being "essentially" female. I do not mean to suggest that

the figure of the woman in motion is always disruptive.

Particularly within the historical parameters of early

twentieth century performance, the figure of the dancing

woman functions as spectacle in both positive and negative

ways. From the very beginnings of film the body of the dancer

was a part of a male-oriented scopophilic economy. But I

also see moments during this period (1900-1935) when dance is

represented as a kind of visual pleasure that is initiated,

performed, and received by women. It is linked to other

cultural movements, such as the suffrage and the physical

culture movements. Unfortunately, Mulvey's assessment of the

woman as spectacle seems to hold true for much of early

cinematic representation. Part of the project for feminist

film criticism, however, has been to recover those seemingly

marginal moments that history erased in order to reaffirm the

sense that the consumption of these images was never a

monolithic or simple process.

The four women in motion that I chose to analyze all

have some background in dance training, all appeared in film,

and all were Americans as famous in Europe as in their own

country. Their filmic appearances span the years of 1906 to

1935, a period that is significant for a number of reasons.

First, these years cover primarily silent film; all of the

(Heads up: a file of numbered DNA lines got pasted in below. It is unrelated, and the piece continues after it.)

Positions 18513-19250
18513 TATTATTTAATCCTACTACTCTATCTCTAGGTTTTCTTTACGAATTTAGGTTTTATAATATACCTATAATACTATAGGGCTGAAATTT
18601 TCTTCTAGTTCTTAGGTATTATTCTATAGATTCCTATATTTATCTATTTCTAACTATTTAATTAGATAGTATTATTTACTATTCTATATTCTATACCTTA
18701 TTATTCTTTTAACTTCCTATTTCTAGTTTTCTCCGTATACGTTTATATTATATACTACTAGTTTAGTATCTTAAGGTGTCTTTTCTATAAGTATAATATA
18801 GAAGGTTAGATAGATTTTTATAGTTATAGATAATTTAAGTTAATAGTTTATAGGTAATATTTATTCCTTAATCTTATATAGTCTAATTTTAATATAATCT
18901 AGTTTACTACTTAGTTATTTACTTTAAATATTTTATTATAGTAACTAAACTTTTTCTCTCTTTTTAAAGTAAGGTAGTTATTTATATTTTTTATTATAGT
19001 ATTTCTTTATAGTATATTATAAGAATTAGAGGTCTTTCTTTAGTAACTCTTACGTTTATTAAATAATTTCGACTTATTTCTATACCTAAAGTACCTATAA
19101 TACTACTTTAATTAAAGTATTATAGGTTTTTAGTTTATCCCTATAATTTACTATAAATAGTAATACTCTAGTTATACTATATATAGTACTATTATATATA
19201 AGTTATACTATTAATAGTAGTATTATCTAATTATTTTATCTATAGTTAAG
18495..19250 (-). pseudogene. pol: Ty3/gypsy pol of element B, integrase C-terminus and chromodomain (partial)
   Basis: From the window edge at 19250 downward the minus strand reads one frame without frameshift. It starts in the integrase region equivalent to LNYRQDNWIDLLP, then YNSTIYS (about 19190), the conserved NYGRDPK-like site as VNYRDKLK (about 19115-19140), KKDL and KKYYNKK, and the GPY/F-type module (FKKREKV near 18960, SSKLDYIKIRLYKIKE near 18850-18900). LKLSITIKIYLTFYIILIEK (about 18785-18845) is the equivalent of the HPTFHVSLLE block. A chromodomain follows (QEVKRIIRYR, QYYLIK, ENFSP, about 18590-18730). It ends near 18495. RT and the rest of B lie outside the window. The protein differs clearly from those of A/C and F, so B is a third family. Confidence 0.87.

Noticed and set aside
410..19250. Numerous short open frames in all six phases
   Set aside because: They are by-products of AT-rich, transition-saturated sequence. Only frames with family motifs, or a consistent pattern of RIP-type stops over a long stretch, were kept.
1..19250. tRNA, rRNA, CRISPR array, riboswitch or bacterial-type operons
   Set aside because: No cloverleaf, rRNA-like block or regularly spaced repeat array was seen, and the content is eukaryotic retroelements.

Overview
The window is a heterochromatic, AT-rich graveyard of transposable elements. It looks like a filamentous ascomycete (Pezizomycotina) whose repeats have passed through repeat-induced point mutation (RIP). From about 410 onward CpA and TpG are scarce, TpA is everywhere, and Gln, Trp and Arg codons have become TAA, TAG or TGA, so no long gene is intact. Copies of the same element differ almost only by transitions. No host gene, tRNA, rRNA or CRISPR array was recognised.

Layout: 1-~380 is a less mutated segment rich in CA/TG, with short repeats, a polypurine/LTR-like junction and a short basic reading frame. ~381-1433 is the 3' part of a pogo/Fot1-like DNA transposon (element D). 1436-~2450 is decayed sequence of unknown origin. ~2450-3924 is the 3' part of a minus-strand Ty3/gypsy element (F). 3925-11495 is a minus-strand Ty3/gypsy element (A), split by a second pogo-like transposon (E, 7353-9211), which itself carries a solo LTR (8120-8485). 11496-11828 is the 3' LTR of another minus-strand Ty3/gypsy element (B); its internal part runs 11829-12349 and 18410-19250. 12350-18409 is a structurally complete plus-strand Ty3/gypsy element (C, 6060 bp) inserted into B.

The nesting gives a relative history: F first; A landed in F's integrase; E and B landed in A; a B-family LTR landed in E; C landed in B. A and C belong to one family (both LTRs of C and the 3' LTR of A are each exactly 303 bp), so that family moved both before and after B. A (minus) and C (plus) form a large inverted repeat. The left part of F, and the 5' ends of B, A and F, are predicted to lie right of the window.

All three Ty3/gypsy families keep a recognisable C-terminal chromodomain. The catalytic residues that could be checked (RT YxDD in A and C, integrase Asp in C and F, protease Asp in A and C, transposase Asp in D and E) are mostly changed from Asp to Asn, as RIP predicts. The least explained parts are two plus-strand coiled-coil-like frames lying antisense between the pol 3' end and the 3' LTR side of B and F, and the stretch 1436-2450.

films I examine, except for Josephine Baker's Princess Tam

Tam (1935), are silent and depend heavily on non-verbal forms

of communication. During this same period, the suffrage

movement experienced its greatest success in gaining the vote

for women, and, by the mid-twenties, had already begun a

period of decline.49 Women, no matter how they felt about

feminist culture, became more "public" during this time than

ever before. They joined the work force, women's clubs, and

gymnasiums. The Flapper replaced the more wholesome American

Girl type and was instantly commodified by Hollywood and the

popular press.50 The figure of the woman became one of the

organizing archetypes for both modernist and avant-garde art

circles.51 And as the forces that resulted in World War II

exerted more pressure, all of the previously mentioned areas






49 See William Chafe's The American Woman: Her Changing
Social, Economic, and Political Roles, 1920-1970 (New York:
Oxford University Press, 1972): 7-30.

50 See Banta's Imaging American Women and Sumiko Higashi,
Virgins, Vamps and Flappers: The American Silent Movie
Heroine (Montreal: Eden Press Women's Publications, 1978).

51 For a discussion of the distinction between modernist
and avant-garde art and the historical split between them
that occurred during the 1920s see my discussion in Chapter
Two. See also the "Introduction" to Modernity and Mass
Culture, ed. James Naremore and Patrick Brantlinger
(Bloomington: Indiana University Press, 1991): 1-23; Peter
Burger, Theory of the Avant-Garde (Minneapolis: University of
Minnesota Press, 1984); Andreas Huyssen, After the Great
Divide (Bloomington: Indiana University Press, 1986).











became tinged with questions of nationalism and racism.52

These various histories will weave in and out of my analysis

of the woman in motion.

In the second chapter, "Telling Motions: Loie Fuller and

the 'interpenetration' of art and science," I read Fuller's

1906 film Fire Dance through a reading grid that crosses many

disciplinary boundaries. The grid I construct includes